Searching over 5,500,000 cases.


searching
Buy This Entire Record For $7.95

Download the entire decision to receive the complete text, official citation,
docket number, dissents and concurrences, and footnotes for this case.

Learn more about what you receive with purchase of this case.

Nist v. Hall

California Court of Appeals, Second District, Sixth Division

May 31, 2018

JOHN NIST, Plaintiff and Appellant,
v.
STEVEN HALL, Defendant and Respondent.

          Superior Court County No. 15CV-0009 of San Luis Obispo Charles S. Crandall, Judge

          Law Offices of Eddie H. Adams and Eddie Adams for Plaintiff and Appellant.

          Barnick Hodges and Whitney Northington Barnick and John F. Hodges for Defendant and Respondent.

          YEGAN, J.

         A good faith purchaser is “[a] purchaser who buys without notice of circumstance which would put a person of ordinary prudence on inquiry as to the title, or as to an impediment on the title, of a seller.” (Black's Law Dict. (6th ed. 1992) p. 693, col. 2.) The trial court found that respondent, Steven Hall, was a good faith purchaser at a lien sale and acquired the contents of a storage unit free and clear of John Nist's claim that the sale violated the California Self-Service Storage Facility Act (“the Act”). (Bus. & Prof. Code, § 21700 et seq.)[1] We affirm and conclude that the action is barred by the good faith purchaser provisions of section 21711 and the doctrine of judicial estoppel.

         Facts and Procedural History

         In 2007, appellant rented a storage unit at Yolantra Swiatek's self-storage facility in Oceano. Three years later, Swiatek served appellant with a Sixty-Day Notice to Vacate the storage unit. Appellant claimed the notice was invalid and refused to vacate the unit, resulting in demand letters and notices. When appellant stopped paying rent, Swiatek instructed her property manager to secure the storage unit and conduct a lien sale of its contents. Appellant served Swiatek with a document stating: “All transactions with this unit fall under Business and Professions Code 21700 et se[q]. A body of law which you have refused to follow.” (See post at. pp. 10-11 re theory of trial.)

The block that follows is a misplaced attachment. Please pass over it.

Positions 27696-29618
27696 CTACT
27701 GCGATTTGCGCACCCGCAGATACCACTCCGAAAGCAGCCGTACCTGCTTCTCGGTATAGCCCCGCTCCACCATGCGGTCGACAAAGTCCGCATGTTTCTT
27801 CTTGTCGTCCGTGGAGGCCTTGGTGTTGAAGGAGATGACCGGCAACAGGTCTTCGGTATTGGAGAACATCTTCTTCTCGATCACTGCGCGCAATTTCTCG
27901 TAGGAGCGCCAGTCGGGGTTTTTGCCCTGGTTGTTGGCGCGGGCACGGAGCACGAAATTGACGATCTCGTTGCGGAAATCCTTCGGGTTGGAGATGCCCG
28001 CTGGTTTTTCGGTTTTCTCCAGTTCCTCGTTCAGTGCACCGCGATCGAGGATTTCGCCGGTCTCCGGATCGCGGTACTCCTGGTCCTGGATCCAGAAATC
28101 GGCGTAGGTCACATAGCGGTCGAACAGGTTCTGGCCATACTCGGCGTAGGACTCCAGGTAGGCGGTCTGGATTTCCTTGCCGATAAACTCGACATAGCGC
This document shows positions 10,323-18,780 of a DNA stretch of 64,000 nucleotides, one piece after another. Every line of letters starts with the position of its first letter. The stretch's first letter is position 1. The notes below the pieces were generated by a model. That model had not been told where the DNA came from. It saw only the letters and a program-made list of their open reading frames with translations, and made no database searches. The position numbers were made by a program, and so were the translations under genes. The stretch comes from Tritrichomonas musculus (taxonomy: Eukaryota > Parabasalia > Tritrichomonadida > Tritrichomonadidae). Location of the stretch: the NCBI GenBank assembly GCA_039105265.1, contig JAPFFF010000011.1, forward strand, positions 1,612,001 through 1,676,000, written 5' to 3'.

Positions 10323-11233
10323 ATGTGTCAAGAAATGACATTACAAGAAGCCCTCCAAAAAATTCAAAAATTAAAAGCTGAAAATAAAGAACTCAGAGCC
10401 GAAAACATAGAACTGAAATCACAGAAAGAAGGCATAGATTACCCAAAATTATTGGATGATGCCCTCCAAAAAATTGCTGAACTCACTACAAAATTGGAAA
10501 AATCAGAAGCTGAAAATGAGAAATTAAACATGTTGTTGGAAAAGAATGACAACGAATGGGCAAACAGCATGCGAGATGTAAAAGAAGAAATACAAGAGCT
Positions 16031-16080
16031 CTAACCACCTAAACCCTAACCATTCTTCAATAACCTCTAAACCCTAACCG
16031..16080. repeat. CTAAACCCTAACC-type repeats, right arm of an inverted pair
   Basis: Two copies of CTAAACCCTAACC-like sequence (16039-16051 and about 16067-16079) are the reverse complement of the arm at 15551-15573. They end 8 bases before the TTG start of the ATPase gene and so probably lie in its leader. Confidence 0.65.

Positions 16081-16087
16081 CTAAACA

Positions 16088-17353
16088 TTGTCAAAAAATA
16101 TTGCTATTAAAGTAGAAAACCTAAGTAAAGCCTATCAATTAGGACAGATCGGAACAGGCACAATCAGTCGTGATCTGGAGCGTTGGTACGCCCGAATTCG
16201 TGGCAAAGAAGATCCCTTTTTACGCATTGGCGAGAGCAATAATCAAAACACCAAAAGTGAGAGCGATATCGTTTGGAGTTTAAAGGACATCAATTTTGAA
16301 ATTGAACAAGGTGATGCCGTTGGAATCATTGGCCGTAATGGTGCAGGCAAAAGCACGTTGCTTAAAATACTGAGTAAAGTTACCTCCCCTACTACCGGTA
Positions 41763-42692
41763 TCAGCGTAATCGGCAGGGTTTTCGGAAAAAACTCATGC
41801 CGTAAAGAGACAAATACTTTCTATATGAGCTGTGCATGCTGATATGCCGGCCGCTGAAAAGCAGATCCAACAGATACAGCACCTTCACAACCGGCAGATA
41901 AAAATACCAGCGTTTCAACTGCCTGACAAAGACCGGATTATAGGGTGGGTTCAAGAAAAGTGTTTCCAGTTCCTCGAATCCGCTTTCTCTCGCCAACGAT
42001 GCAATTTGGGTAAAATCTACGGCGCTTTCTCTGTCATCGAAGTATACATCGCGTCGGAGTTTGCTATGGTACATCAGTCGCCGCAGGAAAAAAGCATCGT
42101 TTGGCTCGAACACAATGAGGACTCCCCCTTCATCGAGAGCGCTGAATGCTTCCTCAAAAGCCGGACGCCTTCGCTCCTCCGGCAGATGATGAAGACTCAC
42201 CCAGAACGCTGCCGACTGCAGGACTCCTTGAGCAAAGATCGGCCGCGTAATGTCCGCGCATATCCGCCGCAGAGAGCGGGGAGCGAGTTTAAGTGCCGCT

Eight to 10 people attended the sale, including respondent's business partner, Burke. Burke and respondent were the winning bidders, paid $400 for the contents of the storage unit, and were given a “lien sale” receipt.

         Appellant sued the storage facility owner, Swiatek, for conversion, wrongful eviction, and violation of the Unfair Business Practices Act (§ 17200). (Nist v. Swiatek et al., San Luis Obispo Sup. Ct., case no. CV120742.) Appellant settled the case for $12, 000 and dismissed the action with prejudice in 2014.

         In 2015, appellant sued respondent for conversion. Respondent demurred on the ground that the action was barred by the good faith purchaser provisions of section 21711. After the trial court sustained the demurrer, appellant filed an amended complaint that made no reference to the Act.[*]

         At trial, the trial court credited respondent's testimony that he was a good faith purchaser and found that the action was barred by section 21711. The court ruled that “[a]ny failures of a storage facility [owner] to comply with the provisions of section 21712 or other provisions of the Act penalize the facility owner, not a good faith purchaser. The only Defendant left in this case is a good faith purchaser.... [¶] [¶] [¶] [¶] The point of section 21711 is to protect a good faith purchaser ‘despite noncompliance by the owner of the storage facility with the requirements of this chapter.' As a matter of law and based upon the stipulated facts, the Court concludes that the good faith purchaser provisions of section 21711 applies.”

         Good Faith Purchaser

         Pursuant to the Act, “a ‘self-service storage facility' is real property designed and used for renting storage space (or individual storage containers) to occupants who are given a right of access for the purpose of storing and removing personal property.... [See Bus. & Prof. C[ode, ] §21701(a)] The agreement to rent a self-service storage unit is considered a lease of real property. [Citation.]” (Friedman et al., Cal. Practice Guide: Landlord-Tenant (The Rutter Group 2017) ¶ 7:79.1, p. 7-31.) If the occupant defaults on his or her rent, the storage facility owner may bring an unlawful detainer action (Code Civ. Proc., § 1161 et seq.) or, in the alternative, invoke the Act's extra-judicial remedy of a lien sale “only where the parties enter into a written agreement containing required terms [citation].” (Friedman et al., Cal. Practice Guide, Landlord-Tenant, supra, ¶ 7:79.1, p. 7-31.) The purpose of the Act is to provide self-storage facility owners an “‘effective remedy against defaulting customers.'” (Vitug v. Alameda Point Storage, Inc. (2010) 187 Cal.App.4th 407, 415.)

         Section 21711 provides that a good faith purchaser at a storage facility lien sale takes the property free of any rights of persons against whom the lien is claimed even if the storage facility owner sells the property in violation of the Act. (Gharibian, Storage Stop: Self Service Storage Facilities Have Clear Lien Enforcement Rights, but a Wronged Tenant May Find Recourse, 36 L.A. Lawyer (June 2013) 28, 31; 10 Miller & Starr, Cal. Real Estate (4th ed. 2017) § 34:268, p. 34-965; 13 Witkin, Summary of Cal. Law (11th ed. 2017) Personal Property § 240, p. 240.) Section 21711 states in pertinent part: “A purchaser in good faith of goods sold to enforce a lien... on goods stored at a self-service storage ...


Buy This Entire Record For $7.95

Download the entire decision to receive the complete text, official citation,
docket number, dissents and concurrences, and footnotes for this case.

Learn more about what you receive with purchase of this case.